Investors from Miami and Greenville, South Carolina bought office buildings in Central Florida last week.
The largest sale took place in downtown Orlando.
Miami-based real estate investment firm Black Salmon paid $67.75 million to acquire the 21-story Regions Bank Tower at 111 N Orange Avenue.
Grant Peterson, vice president of acquisitions for Black Salmon, told GrowthSpotter the deal marks the company’s first investment in Florida since launching in 2017.
“This would be our first deal in Central Florida, and hopefully not our last,” Peterson said.
Prior to Black Salmon, Peterson specialized in office acquisitions throughout the southeast and Central Florida. He said the company invests in stabilized properties primarily located in urban cores or areas with high records of job growth.
“I’m very familiar with downtown Orlando and Orlando," Peterson said. “I knew we’d make a deal there sooner or later.”
The deal for the roughly 246,000-square-foot building in Orlando breaks down to about $275 per square foot. The seller, G And I VIII 111 N Orange Ave LLC, is tied to New York-based DRA Advisors.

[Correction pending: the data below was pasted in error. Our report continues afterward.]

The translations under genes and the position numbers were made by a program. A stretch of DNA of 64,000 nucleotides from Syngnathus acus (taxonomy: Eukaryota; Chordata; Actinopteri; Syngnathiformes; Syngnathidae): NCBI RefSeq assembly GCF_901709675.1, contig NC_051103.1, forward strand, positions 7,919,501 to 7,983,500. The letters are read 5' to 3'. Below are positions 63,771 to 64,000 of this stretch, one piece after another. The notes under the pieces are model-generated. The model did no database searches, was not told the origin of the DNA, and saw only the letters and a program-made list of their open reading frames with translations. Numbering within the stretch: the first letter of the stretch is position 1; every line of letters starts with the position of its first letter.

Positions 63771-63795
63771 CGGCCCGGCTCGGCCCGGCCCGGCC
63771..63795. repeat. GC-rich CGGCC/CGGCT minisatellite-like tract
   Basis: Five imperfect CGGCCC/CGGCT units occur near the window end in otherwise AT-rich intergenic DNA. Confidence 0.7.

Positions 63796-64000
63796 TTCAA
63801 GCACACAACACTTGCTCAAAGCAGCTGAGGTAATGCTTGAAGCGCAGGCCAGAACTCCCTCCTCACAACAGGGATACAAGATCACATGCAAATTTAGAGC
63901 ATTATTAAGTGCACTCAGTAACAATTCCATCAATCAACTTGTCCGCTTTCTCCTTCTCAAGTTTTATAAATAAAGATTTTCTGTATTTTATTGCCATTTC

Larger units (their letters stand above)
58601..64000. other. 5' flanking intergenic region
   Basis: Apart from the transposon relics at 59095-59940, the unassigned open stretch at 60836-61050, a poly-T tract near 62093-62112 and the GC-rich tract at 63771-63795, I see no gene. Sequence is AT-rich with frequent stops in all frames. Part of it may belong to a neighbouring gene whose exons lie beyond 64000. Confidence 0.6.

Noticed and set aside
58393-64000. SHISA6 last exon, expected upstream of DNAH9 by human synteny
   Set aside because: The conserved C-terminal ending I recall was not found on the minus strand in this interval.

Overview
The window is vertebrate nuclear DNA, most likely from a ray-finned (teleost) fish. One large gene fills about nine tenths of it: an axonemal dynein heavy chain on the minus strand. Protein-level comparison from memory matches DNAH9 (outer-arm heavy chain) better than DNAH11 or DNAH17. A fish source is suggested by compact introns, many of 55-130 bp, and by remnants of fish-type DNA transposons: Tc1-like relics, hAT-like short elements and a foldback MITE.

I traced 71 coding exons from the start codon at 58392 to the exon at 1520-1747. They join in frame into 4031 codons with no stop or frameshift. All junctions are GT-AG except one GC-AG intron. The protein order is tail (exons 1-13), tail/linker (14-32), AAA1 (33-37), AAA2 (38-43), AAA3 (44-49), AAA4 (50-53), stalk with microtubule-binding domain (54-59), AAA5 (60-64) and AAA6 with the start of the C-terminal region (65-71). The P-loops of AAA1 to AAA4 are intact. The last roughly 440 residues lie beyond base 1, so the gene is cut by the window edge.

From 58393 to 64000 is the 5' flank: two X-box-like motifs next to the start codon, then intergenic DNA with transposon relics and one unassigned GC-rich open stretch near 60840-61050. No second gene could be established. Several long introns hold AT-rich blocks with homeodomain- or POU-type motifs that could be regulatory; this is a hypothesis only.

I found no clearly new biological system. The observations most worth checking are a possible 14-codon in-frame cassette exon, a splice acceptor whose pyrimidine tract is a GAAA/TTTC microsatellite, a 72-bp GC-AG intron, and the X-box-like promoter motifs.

CBRE’sRon Rogg and Chip Wooten represented the seller. Avison Young was tapped by the new ownership to continue leasing the building.
The entity led by the New York investment advisor bought the property in 2015 for $51 million. Tenants in the building include Regions Bank, UBS, Geico and coworking space provider Regus.
JLL Capital Marketsworked on behalf of Black Salmon to arrange $45.1 million in financing through City National Bank.
Black Salmon was launched in 2017 as an investment platform with a goal to invest up to $300 million in two years on commercial real estate throughout the United States.
Its portfolio includes assets in markets like the San Francisco Bay Area, Phoenix and Indianapolis.
In Maitland, TerraCap Management, sold the four-story Lake Destiny Executive Center I office building for $7 million.
The 57,392-square-foot building at 1101 N. Lake Destiny Rd. traded hands for about $122 per square foot.
The buyer was Greenville, South Carolina-based RealOp Investments. The real estate investment firm has a commercial real estate transaction history that tops $9 billion, according to its website.
Albert Livingston, national director of asset management for TerraCap, said the firm purchased the building with the intention to reposition the property.
“After completing major upgrades we were able to restore this distressed asset to a solid option for smaller professional users looking for covered parking, lake views, and I-4 signage,” he said in a written statement.